EDITOR’S NOTE: This piece appears in the January 31, 2005, issue of National Review.
By now, we are so used to the idea of Islamic extremism and intolerance that we are surprised when anyone else shows the same disposition. But fanaticism, like totalitarianism, is a permanent temptation: It gives one such a warm, glowing sense of metaphysical purpose beyond the petty purposes of day-to-day existence.
Nevertheless, the riot by a few hundred Sikhs at the Repertory Theatre in Birmingham–which led to the evacuation of the audience, caused injuries to several policemen and a lot of broken glass, and resulted in the withdrawal of the play to which they objected–came as a surprise to the general public. Even the least multiculturally attuned of us can see that the Sikhs are not Muslims: Why, then, were they displaying such bigotry? Surely, it is the task of the Muslims alone to be bigots?
The play, by a 35-year-old Sikh woman playwright called Gurpreet Kaur Bhatti, portrayed the rape and murder of a woman inside a Sikh temple by a man who (as it happened) had also had a homosexual relationship with his victim’s father. It seems these days that all dramatic puddings must be over-egged to tickle the jaded palates of theatergoers, for whom rape in a temple unaccompanied by any other perversion would be simply too tame to attract attention. At any rate, the playwright soon received credible death threats from fanatical Sikhs and had to go into hiding.
These events came as a surprise because the Sikhs–the second-largest religious group of immigrants to England from the Indian subcontinent–have in general integrated well into British society. They are not felt to pose any kind of threat; they do well, both educationally and commercially. Despite their striking appearance, they are rarely treated as a separate group by the media, which is a sign of–and silent tribute to–their success. Unlike young Muslim men of Pakistani origin, they show no signs of becoming gaol fodder. With a few exceptions, their marriage customs are distinctly more civilized than those of the Muslims, and in some respects better than the native ones. Unlike the Muslims, they do not force their children, by threats of violence or even death, to marry those whom they have selected for them, but rather they give them the right of veto. Their theory is that love follows marriage, and deepens as the couple comes to share experiences, including that of having children. It is a more mature and realistic theory, in most cases, than the native Romeo-and-Juliet theory, which so often nowadays ends in bitterness, recrimination, and divorce (or separation, when, as increasingly, there is no marriage in the first place)…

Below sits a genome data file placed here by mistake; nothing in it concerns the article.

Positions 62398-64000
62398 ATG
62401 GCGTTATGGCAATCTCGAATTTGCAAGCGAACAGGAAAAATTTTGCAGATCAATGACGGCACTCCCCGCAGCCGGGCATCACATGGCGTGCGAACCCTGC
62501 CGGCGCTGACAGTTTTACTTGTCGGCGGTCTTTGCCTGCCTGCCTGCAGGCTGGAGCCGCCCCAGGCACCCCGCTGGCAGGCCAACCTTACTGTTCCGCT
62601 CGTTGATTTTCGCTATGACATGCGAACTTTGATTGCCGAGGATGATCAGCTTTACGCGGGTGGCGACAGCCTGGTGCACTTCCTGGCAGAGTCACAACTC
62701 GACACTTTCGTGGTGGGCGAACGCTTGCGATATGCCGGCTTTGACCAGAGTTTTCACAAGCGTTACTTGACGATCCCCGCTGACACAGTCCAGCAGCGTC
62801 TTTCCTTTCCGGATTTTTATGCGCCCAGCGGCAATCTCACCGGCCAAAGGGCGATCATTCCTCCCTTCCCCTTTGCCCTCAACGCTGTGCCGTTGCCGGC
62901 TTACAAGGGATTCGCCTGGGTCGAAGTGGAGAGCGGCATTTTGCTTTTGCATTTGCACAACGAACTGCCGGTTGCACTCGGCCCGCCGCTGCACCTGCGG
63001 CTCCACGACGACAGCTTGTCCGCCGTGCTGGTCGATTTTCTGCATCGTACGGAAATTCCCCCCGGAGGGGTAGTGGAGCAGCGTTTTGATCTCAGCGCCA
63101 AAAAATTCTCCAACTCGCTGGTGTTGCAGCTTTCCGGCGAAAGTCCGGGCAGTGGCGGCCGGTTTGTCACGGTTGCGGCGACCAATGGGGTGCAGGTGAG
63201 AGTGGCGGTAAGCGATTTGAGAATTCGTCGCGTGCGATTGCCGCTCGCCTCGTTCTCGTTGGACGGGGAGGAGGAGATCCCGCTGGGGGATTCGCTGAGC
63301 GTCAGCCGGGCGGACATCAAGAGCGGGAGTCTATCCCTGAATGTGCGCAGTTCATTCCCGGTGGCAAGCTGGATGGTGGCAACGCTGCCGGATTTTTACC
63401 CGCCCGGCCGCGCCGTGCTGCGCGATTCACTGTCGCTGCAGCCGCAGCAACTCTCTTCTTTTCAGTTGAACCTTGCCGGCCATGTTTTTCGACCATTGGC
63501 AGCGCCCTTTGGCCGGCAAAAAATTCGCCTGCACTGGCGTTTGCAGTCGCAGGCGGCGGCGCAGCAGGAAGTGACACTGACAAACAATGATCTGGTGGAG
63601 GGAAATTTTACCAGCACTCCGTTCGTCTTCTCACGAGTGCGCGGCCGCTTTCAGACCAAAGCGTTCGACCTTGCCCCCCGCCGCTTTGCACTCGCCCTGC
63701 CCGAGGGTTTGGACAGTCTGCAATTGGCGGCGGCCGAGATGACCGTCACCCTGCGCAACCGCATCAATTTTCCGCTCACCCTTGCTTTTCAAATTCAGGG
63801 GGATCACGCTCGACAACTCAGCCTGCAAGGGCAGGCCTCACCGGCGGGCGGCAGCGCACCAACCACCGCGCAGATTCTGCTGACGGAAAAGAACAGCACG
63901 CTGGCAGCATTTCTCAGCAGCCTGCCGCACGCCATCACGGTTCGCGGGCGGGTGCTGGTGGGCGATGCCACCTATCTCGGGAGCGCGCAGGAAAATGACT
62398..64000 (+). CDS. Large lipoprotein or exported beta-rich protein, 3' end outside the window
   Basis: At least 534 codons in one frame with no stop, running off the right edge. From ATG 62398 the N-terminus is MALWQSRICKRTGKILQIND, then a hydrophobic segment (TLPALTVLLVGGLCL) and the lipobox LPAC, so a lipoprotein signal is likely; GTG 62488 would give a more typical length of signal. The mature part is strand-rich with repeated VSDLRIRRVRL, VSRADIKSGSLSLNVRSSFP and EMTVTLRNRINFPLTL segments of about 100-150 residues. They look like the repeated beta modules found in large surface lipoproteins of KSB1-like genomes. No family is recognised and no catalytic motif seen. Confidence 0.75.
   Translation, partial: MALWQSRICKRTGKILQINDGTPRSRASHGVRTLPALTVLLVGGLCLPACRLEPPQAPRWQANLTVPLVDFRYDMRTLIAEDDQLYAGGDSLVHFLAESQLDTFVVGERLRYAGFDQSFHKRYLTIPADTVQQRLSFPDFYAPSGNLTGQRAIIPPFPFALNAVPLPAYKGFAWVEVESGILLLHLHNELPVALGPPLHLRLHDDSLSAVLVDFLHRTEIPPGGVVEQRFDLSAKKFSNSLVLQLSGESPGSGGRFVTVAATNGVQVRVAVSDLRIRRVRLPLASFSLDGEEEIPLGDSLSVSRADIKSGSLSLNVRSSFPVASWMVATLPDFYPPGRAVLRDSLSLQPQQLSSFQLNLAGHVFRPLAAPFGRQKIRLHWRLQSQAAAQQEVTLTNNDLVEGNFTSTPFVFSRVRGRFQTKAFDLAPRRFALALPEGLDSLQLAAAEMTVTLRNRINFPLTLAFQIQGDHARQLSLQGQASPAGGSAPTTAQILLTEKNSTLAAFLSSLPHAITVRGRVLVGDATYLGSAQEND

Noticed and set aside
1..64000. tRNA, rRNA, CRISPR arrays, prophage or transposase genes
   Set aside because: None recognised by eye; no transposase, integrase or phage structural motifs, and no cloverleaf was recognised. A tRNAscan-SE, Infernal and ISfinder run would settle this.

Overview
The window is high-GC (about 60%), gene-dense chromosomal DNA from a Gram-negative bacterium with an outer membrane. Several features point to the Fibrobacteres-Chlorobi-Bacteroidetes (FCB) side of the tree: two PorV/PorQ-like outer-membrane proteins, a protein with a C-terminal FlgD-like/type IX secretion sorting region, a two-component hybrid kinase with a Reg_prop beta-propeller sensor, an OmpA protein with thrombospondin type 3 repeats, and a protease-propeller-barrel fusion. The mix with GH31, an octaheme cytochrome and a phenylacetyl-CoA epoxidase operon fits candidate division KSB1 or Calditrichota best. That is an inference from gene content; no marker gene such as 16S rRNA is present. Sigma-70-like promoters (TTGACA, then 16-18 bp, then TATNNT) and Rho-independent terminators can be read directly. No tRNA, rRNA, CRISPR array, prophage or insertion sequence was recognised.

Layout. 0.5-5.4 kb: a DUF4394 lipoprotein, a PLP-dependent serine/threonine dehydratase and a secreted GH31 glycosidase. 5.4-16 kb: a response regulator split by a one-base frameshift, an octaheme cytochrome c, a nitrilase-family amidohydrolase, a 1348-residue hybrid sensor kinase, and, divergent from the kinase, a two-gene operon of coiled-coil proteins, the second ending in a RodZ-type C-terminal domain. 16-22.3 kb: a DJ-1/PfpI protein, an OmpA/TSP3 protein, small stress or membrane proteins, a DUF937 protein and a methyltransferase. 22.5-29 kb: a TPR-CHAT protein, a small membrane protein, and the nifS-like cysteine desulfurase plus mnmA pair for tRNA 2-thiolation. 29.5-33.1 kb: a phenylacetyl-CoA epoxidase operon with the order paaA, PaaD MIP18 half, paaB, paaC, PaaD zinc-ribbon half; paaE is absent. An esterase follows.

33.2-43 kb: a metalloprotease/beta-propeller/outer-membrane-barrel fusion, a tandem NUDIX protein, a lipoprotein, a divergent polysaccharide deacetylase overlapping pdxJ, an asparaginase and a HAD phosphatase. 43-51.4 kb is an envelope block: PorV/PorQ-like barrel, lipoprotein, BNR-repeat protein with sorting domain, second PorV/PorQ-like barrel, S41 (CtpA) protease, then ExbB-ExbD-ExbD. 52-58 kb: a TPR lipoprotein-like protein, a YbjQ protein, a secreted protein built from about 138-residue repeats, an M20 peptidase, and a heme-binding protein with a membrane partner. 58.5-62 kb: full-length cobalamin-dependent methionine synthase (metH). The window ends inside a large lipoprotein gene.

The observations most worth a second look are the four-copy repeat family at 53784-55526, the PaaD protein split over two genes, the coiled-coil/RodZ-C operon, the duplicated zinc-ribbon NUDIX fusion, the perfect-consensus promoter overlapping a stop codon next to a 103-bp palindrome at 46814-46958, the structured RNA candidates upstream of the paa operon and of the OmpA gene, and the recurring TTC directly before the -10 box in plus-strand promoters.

YOU CAN READ THE REST OF THIS ARTICLE IN THE CURRENT ISSUE OF THE DIGITAL VERSION OF NATIONAL REVIEW. IF YOU DO NOT HAVE A SUBSCRIPTION TO NR DIGITAL OR NATIONAL REVIEW, YOU CAN SIGN UP FOR A SUBSCRIPTION TO NATIONAL REVIEW here OR NATIONAL REVIEW DIGITAL here (a subscription to NR includes Digital access).